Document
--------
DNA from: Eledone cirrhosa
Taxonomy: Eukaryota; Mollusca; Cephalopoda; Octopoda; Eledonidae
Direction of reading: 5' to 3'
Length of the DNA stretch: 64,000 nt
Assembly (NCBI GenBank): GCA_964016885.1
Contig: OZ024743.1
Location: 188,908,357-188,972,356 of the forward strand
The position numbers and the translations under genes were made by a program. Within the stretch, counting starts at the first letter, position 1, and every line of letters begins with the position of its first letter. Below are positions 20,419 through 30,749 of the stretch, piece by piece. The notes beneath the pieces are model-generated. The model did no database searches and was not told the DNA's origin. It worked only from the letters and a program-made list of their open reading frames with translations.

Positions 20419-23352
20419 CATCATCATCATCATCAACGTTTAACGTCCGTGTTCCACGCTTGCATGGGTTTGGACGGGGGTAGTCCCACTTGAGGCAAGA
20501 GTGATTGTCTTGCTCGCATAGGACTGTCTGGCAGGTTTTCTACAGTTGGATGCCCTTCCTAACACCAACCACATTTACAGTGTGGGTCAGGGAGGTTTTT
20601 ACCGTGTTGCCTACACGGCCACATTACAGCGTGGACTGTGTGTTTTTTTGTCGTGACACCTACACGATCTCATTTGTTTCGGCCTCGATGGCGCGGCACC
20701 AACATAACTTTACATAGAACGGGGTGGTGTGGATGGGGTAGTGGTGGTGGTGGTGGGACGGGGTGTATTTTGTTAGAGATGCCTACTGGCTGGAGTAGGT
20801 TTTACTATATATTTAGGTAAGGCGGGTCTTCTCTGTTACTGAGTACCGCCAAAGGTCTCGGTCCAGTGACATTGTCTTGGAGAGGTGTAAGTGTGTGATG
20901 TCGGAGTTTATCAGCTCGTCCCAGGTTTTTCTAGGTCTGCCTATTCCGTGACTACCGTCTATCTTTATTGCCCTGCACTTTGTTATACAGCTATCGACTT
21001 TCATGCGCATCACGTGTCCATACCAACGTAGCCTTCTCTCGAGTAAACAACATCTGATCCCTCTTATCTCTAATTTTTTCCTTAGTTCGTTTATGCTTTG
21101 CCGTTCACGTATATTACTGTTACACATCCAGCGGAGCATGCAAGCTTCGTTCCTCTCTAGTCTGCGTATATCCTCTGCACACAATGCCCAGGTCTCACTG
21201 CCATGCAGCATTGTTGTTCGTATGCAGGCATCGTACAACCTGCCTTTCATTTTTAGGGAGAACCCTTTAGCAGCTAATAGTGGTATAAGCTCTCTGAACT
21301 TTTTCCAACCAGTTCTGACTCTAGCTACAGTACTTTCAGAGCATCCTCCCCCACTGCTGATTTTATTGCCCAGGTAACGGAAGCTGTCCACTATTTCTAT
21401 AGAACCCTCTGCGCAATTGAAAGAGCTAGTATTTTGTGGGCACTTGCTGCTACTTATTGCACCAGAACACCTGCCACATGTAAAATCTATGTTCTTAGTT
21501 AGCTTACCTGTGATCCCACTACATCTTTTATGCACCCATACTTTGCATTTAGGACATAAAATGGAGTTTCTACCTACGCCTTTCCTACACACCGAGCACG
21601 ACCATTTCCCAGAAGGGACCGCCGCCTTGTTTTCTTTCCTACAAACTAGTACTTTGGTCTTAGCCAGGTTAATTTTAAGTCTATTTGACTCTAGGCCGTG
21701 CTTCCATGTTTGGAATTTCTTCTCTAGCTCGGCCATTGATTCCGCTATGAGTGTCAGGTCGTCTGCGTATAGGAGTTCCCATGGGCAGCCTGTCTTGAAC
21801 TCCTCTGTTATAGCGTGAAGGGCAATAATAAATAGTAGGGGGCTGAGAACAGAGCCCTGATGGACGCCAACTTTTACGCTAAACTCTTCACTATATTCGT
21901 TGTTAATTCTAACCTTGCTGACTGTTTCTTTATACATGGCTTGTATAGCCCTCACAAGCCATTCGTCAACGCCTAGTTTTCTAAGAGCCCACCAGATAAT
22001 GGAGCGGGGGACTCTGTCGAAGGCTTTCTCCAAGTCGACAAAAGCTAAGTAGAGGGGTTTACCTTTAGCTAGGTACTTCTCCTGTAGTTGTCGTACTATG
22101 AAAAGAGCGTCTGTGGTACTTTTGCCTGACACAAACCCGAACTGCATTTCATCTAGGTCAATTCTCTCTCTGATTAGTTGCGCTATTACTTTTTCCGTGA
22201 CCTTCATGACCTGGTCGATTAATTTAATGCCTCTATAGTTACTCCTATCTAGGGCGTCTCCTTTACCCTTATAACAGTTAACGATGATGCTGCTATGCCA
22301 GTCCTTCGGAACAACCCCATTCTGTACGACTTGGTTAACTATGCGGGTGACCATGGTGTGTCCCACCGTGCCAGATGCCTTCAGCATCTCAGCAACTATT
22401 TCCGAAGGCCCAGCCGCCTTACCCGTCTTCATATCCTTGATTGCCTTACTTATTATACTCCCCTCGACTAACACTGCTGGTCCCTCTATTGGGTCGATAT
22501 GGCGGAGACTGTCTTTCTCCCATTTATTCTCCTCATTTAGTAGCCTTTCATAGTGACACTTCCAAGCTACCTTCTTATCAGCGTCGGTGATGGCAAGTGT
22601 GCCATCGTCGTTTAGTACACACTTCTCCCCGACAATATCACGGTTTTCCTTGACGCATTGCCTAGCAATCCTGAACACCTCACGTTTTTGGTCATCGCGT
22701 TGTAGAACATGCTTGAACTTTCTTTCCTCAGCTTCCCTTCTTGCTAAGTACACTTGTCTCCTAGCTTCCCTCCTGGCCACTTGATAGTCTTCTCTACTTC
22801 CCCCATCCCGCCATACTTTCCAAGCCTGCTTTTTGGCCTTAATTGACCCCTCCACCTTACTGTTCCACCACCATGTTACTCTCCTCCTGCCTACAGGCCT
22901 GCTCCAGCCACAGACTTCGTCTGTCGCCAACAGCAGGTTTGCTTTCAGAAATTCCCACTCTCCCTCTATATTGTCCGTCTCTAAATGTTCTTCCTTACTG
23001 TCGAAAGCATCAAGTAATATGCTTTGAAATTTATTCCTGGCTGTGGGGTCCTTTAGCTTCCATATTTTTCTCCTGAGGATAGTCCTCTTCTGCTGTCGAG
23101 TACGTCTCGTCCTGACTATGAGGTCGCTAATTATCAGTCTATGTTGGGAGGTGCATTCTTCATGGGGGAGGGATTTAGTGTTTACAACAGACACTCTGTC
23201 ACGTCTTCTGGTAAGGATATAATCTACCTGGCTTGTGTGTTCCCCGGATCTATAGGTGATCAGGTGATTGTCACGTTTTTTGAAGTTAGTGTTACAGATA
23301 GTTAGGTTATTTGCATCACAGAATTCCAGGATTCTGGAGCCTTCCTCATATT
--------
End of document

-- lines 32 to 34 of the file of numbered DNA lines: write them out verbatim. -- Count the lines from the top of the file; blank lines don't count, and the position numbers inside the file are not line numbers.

22601 GCCATCGTCGTTTAGTACACACTTCTCCCCGACAATATCACGGTTTTCCTTGACGCATTGCCTAGCAATCCTGAACACCTCACGTTTTTGGTCATCGCGT
22701 TGTAGAACATGCTTGAACTTTCTTTCCTCAGCTTCCCTTCTTGCTAAGTACACTTGTCTCCTAGCTTCCCTCCTGGCCACTTGATAGTCTTCTCTACTTC
22801 CCCCATCCCGCCATACTTTCCAAGCCTGCTTTTTGGCCTTAATTGACCCCTCCACCTTACTGTTCCACCACCATGTTACTCTCCTCCTGCCTACAGGCCT